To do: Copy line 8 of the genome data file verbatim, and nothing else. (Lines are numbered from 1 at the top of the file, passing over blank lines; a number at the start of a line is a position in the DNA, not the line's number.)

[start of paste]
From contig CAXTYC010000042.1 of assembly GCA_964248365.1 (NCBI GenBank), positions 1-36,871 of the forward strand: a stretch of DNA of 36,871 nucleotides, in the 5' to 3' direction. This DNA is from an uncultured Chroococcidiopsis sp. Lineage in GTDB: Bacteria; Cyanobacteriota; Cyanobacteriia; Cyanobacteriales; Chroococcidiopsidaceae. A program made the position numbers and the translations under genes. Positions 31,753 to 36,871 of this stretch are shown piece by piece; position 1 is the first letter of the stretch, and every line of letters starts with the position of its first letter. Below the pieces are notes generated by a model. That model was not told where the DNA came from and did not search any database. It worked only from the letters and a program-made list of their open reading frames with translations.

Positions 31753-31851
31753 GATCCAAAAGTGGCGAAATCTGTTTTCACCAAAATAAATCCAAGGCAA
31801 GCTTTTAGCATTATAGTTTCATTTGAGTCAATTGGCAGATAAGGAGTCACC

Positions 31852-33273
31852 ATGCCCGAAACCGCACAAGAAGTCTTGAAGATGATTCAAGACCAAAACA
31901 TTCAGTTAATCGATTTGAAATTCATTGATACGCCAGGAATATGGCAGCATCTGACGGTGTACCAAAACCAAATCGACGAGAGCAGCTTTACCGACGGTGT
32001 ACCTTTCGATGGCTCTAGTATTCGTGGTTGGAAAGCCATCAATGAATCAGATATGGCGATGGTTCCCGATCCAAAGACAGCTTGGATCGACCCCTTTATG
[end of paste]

32001 ACCTTTCGATGGCTCTAGTATTCGTGGTTGGAAAGCCATCAATGAATCAGATATGGCGATGGTTCCCGATCCAAAGACAGCTTGGATCGACCCCTTTATG